But this raises a question of what is the point of being a scholar, of being promoted and tenured?  To be better than others?  Or to be productive, to make a significant contribution?  What difference does it make if candidate x is not as productive as the most productive people in the discipline?  Not everyone can be above average.  Perhaps the idea is only to tenure/promote people who are above the people who are at the average level of productivity?  How I write the letter depends on how I see the profession, and while there is a heap of competition in it--to get into grad school, to get grants/fellowships, to get into the more selective journals and presses, to get jobs--I think the larger enterprise is not competitive. It is about making contributions to knowledge, building on the work of others (past and present).  That co-authoring, for instance, and other forms of collaboration should not be penalized (I wrote the linked post in the aftermath of my co-authored work being dismissed by my senior colleagues because .... motivated bias, so that post might be a bit strident).  Moreoever, as one friend argued, relative comparisons may be unfair when there is a heap of bias--in who gets cited, who gets published in the top presses, etc. 

The tenure/promotion letter, in my view, is about addressing whether this person has made a contribution and is likely to continue to make a contribution. To me, these are absolute questions, not relative ones.  Which is why most of the letter is about what the person has researched and written and what their stuff contributes rather than the bean counts and comparisons with cohorts.  When asked to compare, I try to do so because, like saying no to the request, not following the instructions can be seen as criticism. But I don't like it, and I have a hard time because I do not have a good grasp of who is in the cohort.  So, what else do I do?  I whine here about it.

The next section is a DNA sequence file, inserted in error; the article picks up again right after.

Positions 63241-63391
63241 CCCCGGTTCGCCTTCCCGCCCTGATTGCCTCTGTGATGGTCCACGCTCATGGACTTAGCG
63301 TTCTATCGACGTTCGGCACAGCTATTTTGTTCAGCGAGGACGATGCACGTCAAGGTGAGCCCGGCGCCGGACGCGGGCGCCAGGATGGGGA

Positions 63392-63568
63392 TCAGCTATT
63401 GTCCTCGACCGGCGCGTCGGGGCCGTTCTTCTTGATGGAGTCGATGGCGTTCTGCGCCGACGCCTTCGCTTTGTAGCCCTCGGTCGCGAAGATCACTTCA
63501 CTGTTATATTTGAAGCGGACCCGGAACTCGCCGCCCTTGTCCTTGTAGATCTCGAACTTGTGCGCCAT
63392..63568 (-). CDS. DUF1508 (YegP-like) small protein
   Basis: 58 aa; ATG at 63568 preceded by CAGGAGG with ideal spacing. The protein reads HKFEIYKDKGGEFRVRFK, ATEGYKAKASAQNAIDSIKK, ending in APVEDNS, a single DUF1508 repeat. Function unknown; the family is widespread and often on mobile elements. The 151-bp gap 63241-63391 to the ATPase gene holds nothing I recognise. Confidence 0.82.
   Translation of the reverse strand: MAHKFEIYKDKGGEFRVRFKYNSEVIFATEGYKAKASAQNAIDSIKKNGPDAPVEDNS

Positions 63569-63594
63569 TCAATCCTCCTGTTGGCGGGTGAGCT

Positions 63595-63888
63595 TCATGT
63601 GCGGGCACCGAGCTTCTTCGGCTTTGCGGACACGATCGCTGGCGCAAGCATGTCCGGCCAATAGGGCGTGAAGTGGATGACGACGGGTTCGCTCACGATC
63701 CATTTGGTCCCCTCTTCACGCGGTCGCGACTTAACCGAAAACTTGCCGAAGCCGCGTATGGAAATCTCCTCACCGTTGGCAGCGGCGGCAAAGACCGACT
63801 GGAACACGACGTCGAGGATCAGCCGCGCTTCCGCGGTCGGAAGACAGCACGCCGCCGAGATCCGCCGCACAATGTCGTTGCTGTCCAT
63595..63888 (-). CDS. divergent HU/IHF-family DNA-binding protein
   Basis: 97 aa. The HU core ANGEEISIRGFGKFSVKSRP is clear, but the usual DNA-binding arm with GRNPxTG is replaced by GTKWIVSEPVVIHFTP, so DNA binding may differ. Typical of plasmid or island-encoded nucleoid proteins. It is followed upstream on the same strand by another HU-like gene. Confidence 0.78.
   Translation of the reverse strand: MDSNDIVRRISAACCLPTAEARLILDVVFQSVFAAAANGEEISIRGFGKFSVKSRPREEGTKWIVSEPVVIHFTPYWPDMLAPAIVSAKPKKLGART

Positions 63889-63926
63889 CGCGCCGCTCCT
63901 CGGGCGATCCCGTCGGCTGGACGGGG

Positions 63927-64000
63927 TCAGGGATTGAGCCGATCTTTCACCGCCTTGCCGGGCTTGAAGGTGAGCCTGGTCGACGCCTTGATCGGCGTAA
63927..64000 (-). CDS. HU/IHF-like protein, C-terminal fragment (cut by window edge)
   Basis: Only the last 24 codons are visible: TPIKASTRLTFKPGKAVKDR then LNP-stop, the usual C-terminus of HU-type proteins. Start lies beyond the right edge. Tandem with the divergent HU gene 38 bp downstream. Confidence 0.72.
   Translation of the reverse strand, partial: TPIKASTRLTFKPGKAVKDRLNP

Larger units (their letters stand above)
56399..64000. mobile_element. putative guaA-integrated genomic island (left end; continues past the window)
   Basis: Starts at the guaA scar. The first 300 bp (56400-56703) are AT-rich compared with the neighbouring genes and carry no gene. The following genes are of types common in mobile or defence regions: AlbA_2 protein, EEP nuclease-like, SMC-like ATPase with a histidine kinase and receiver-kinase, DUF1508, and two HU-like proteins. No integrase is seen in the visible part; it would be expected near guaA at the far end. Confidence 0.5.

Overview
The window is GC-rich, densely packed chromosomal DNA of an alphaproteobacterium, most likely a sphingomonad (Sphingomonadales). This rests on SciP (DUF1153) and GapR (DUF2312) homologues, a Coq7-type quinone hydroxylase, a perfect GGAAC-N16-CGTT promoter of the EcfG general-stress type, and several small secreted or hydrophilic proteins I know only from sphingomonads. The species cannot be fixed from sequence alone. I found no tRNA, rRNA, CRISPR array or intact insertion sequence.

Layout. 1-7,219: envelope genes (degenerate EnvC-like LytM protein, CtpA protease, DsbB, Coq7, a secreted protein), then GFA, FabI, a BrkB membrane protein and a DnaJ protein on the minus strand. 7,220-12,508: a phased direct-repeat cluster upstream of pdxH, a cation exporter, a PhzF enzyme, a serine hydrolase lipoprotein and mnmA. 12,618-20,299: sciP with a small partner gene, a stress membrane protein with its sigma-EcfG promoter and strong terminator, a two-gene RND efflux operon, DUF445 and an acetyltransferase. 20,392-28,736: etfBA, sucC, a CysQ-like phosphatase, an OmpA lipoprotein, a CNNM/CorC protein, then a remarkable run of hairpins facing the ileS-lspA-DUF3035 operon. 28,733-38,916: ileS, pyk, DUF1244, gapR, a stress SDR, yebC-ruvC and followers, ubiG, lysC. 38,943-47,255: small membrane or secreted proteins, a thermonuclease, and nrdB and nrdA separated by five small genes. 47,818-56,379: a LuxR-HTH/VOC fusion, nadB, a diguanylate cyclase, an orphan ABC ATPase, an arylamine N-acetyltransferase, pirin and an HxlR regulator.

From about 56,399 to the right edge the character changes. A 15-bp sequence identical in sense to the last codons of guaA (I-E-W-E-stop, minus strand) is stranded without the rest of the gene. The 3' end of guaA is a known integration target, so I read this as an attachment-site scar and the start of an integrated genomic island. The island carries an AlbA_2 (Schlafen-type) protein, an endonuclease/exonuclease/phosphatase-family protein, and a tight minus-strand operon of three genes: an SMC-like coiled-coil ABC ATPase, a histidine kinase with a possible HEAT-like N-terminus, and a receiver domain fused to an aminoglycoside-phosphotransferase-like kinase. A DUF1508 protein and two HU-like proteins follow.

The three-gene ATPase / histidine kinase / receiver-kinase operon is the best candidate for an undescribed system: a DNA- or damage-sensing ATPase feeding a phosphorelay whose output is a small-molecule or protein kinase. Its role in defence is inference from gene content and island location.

Saturday, February 17, 2018

Long Gestating Kushner Rant

I have not really blogged much about Jared Kushner because it seems so unnecessary---that it is patently obvious that Kushner is unqualifed and, yes, a security risk.  But he is still around, still being given too much responsibility, and still threatening American national security.  Oh, and demonstrating why there are laws and norms against nepotism.

What experience does Jared Kushner have to be a White House operative?  Crickets.  Badly managing a business is not a background for this job.  The only experience he has is being married to a Trump.

What experience does Kushner have to help facilitate Mideast piece?  Being Jewish is not experience.

What experience does Kushner have to be Trump's emissary?  Ok, he's related to Trump, but he has no foreign policy experience.   He has no background on Saudi Arabia or China besides perhaps liking despots?

What experience does Kushner have to help with the opoid crisis? Nada.

What experience does he have reforming government agencies?  Or with Veteran's Affairs?

The only experience that seems relevant is amassing foreign debt.  Which has led to him revising his security clearance paperwork several times.  As the folks at Pod Saves America reminded us this week, lying on the form is a felony.  Which, of course, then would make Jared ineligible to get a security clearance.  Yet he has kept having access to the most secret info, and according to one story I saw, he asks more often than anyone else for the classified info.